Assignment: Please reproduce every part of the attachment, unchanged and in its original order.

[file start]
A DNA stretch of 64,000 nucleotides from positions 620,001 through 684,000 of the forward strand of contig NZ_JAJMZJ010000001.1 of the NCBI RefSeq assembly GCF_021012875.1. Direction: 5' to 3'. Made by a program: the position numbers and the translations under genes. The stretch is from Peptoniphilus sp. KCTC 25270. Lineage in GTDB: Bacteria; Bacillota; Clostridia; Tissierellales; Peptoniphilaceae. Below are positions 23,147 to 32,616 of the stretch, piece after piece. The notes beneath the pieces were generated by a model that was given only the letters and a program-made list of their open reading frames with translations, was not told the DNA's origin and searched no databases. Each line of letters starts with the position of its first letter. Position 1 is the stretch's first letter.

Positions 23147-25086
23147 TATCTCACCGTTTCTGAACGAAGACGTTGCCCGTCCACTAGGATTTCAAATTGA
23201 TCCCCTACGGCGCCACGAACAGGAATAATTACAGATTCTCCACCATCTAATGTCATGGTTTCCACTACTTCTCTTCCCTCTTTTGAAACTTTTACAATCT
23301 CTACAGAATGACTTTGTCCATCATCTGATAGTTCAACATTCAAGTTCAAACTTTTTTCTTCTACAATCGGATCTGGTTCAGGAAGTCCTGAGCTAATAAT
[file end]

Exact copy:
A DNA stretch of 64,000 nucleotides from positions 620,001 through 684,000 of the forward strand of contig NZ_JAJMZJ010000001.1 of the NCBI RefSeq assembly GCF_021012875.1. Direction: 5' to 3'. Made by a program: the position numbers and the translations under genes. The stretch is from Peptoniphilus sp. KCTC 25270. Lineage in GTDB: Bacteria; Bacillota; Clostridia; Tissierellales; Peptoniphilaceae. Below are positions 23,147 to 32,616 of the stretch, piece after piece. The notes beneath the pieces were generated by a model that was given only the letters and a program-made list of their open reading frames with translations, was not told the DNA's origin and searched no databases. Each line of letters starts with the position of its first letter. Position 1 is the stretch's first letter.

Positions 23147-25086
23147 TATCTCACCGTTTCTGAACGAAGACGTTGCCCGTCCACTAGGATTTCAAATTGA
23201 TCCCCTACGGCGCCACGAACAGGAATAATTACAGATTCTCCACCATCTAATGTCATGGTTTCCACTACTTCTCTTCCCTCTTTTGAAACTTTTACAATCT
23301 CTACAGAATGACTTTGTCCATCATCTGATAGTTCAACATTCAAGTTCAAACTTTTTTCTTCTACAATCGGATCTGGTTCAGGAAGTCCTGAGCTAATAAT